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Hear It Now: The Dean Difference in New Hampshire

     Here‘s what you might have seen and heard in Manchester, New Hampshire on Wednesday evening if you’d drifted onto the presidential campaign trail with Dave Winer and me.   I pass it along in three long sound bites, with a minimum of filtration by me. It was chance that the hot house-party on our first day on the trail was Howard Dean’s.  I’ll be back to sample all the other campaigns that look interesting.  My mission is to pass the experience along in audio files with a “you are there” feeling from one of the venerable rituals of New Hampshire primary politics: the very informal at-home gathering with friends and neighbors.  First, there is Dean’s 24-minute talk to about 250 admirers (and a few curiosity seekers) in the back yard of Kathleen Kelly, who happens to be a member of the school board in New Hampshire’s little big city, Manchester.  Second, there’s another 20 minutes or more of Q & A with the candidate.  And third, there is my own open-ended sampling of the crowd: why had they come, and how did they account for all the attention Howard Dean has been getting?  I heard less of the cranky-Yankee “ay-yuh” New Hampshire accent in this crowd than I expected, but the spirit and variety of New Hampshire Democrats is all here, I think, so tune right in and make of it what you will.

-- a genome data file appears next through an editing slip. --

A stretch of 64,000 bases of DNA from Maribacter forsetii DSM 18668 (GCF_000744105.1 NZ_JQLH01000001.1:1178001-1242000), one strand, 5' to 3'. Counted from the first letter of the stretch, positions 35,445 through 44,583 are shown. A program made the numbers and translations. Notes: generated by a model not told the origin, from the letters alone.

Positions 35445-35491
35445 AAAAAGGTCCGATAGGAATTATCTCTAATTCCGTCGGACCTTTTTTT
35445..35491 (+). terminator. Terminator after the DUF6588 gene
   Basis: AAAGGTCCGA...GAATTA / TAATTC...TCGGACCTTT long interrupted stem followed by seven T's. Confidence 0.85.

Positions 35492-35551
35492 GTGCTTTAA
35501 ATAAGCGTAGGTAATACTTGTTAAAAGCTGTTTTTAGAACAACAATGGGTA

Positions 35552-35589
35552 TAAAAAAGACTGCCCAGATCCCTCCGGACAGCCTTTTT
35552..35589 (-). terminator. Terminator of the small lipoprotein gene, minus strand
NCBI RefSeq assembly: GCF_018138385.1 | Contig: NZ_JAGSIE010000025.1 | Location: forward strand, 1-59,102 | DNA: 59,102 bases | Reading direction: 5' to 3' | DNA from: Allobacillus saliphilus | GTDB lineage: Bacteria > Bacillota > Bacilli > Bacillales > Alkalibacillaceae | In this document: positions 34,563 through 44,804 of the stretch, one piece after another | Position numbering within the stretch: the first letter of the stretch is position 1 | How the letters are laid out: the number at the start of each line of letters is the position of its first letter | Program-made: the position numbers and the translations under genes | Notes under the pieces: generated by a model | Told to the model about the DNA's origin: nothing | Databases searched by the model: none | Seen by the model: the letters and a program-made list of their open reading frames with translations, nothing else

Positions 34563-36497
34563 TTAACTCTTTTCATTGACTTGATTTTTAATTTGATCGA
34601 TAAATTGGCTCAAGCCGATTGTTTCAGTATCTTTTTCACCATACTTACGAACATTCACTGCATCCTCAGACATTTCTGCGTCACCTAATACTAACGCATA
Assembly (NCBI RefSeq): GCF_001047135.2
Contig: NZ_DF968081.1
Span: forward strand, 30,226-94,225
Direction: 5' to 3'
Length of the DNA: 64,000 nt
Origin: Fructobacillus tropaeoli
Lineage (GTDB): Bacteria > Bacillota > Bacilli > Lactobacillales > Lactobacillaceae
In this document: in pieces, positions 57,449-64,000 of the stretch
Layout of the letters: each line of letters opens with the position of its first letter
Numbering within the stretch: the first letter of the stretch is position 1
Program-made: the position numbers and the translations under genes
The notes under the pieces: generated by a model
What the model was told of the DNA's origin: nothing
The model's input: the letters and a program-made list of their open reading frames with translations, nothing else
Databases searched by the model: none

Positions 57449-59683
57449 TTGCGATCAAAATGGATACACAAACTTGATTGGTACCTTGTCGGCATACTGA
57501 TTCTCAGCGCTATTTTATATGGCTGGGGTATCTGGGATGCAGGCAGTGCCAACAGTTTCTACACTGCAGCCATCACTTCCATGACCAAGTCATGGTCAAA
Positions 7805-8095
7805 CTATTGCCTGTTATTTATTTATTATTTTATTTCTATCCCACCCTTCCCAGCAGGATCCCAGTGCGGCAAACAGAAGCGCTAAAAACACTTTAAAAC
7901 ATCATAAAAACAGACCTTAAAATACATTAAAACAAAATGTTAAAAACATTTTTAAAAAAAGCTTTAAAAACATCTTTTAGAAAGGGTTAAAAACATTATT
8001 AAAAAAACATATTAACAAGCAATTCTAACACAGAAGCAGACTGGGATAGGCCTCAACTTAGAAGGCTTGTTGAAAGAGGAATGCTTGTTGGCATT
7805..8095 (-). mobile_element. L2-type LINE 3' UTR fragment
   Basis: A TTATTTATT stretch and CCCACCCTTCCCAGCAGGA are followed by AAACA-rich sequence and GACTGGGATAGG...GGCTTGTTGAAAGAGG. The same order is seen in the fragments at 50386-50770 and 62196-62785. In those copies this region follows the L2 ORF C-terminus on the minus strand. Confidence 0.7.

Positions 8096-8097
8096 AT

It’s hardly news that the best opportunities to listen in on presidential candidates and campaigns come in the year before the race.  But it’s striking that the essential simplicity and openness of the quaint old New Hampshire house-party tradition has changed so little since I covered George McGovern in New Hampshire for the New York Times 32 summers ago.  Dave Winer and I were welcomed without credentials, like folks from around the corner.  Dave said Jeff Greenfield was there for CNN, but I didn’t see him.  In Kathy Kelly’s backyard, nobody got celebrity treatment–not even Howard Dean.  The most striking thing about the candidate, in my observation, was his thriving, entirely unburdened air.  This is a man who’s collected in his mind, comfortable in his skin, and happy in his work.  My last vaguely cautionary note about the politics of this particular crowd is that public-school teachers were doubtless over-represented in Kathy Kelly’s circle.  So be prepared for some acidly anti-Bush views from an articulate, well-organized slice of public-sector Democrats.  This is real, unrehearsed vox pop at a Dean event–but a far cry from a random scientific sample of New Hampshire opinion.  Hear it now: One: Dean.  Two: Q & A.  Three: Who’s here?

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